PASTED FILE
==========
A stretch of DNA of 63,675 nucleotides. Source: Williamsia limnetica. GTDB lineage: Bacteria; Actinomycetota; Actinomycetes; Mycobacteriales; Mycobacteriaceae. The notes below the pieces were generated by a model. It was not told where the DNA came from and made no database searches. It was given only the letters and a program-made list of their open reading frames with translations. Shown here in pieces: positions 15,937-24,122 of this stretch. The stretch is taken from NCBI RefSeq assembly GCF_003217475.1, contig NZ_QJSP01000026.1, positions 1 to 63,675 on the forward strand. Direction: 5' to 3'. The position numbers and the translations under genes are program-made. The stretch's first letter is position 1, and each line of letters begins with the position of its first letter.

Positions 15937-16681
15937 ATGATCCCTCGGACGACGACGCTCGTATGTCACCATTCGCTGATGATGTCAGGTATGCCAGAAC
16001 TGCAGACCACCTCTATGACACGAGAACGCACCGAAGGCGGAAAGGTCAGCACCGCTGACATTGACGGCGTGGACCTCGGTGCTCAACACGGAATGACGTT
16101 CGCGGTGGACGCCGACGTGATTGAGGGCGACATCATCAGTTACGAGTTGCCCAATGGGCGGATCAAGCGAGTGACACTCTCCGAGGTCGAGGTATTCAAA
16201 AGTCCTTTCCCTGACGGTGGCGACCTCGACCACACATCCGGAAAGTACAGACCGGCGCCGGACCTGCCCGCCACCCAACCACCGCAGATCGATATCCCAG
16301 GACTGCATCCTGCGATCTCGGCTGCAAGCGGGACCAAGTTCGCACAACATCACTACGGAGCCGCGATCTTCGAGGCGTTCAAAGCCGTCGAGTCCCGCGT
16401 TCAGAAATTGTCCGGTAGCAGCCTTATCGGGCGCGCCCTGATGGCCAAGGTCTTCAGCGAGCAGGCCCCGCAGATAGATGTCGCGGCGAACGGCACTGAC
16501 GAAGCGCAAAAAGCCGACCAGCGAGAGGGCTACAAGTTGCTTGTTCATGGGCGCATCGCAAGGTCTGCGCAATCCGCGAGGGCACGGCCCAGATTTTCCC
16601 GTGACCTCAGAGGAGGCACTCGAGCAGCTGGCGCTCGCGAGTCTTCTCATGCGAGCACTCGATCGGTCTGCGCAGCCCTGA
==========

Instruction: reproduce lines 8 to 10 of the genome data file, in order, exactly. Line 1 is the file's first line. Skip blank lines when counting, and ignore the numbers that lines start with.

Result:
16401 TCAGAAATTGTCCGGTAGCAGCCTTATCGGGCGCGCCCTGATGGCCAAGGTCTTCAGCGAGCAGGCCCCGCAGATAGATGTCGCGGCGAACGGCACTGAC
16501 GAAGCGCAAAAAGCCGACCAGCGAGAGGGCTACAAGTTGCTTGTTCATGGGCGCATCGCAAGGTCTGCGCAATCCGCGAGGGCACGGCCCAGATTTTCCC
16601 GTGACCTCAGAGGAGGCACTCGAGCAGCTGGCGCTCGCGAGTCTTCTCATGCGAGCACTCGATCGGTCTGCGCAGCCCTGA